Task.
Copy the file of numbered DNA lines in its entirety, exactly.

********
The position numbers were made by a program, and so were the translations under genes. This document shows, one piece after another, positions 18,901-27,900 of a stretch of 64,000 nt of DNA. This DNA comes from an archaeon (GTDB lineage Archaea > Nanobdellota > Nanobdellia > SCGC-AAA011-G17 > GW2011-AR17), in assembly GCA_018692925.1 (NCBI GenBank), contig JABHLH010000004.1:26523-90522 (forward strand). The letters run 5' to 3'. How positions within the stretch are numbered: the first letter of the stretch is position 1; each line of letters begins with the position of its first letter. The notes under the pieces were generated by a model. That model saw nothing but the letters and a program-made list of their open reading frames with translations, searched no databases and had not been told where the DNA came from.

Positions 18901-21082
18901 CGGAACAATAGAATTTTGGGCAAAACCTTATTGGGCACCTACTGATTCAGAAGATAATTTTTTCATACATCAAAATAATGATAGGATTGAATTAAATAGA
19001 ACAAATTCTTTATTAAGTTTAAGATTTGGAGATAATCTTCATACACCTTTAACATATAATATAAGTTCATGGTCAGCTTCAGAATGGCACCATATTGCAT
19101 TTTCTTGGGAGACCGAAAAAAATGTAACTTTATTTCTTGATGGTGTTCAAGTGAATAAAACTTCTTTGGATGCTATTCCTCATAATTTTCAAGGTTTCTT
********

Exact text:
The position numbers were made by a program, and so were the translations under genes. This document shows, one piece after another, positions 18,901-27,900 of a stretch of 64,000 nt of DNA. This DNA comes from an archaeon (GTDB lineage Archaea > Nanobdellota > Nanobdellia > SCGC-AAA011-G17 > GW2011-AR17), in assembly GCA_018692925.1 (NCBI GenBank), contig JABHLH010000004.1:26523-90522 (forward strand). The letters run 5' to 3'. How positions within the stretch are numbered: the first letter of the stretch is position 1; each line of letters begins with the position of its first letter. The notes under the pieces were generated by a model. That model saw nothing but the letters and a program-made list of their open reading frames with translations, searched no databases and had not been told where the DNA came from.

Positions 18901-21082
18901 CGGAACAATAGAATTTTGGGCAAAACCTTATTGGGCACCTACTGATTCAGAAGATAATTTTTTCATACATCAAAATAATGATAGGATTGAATTAAATAGA
19001 ACAAATTCTTTATTAAGTTTAAGATTTGGAGATAATCTTCATACACCTTTAACATATAATATAAGTTCATGGTCAGCTTCAGAATGGCACCATATTGCAT
19101 TTTCTTGGGAGACCGAAAAAAATGTAACTTTATTTCTTGATGGTGTTCAAGTGAATAAAACTTCTTTGGATGCTATTCCTCATAATTTTCAAGGTTTCTT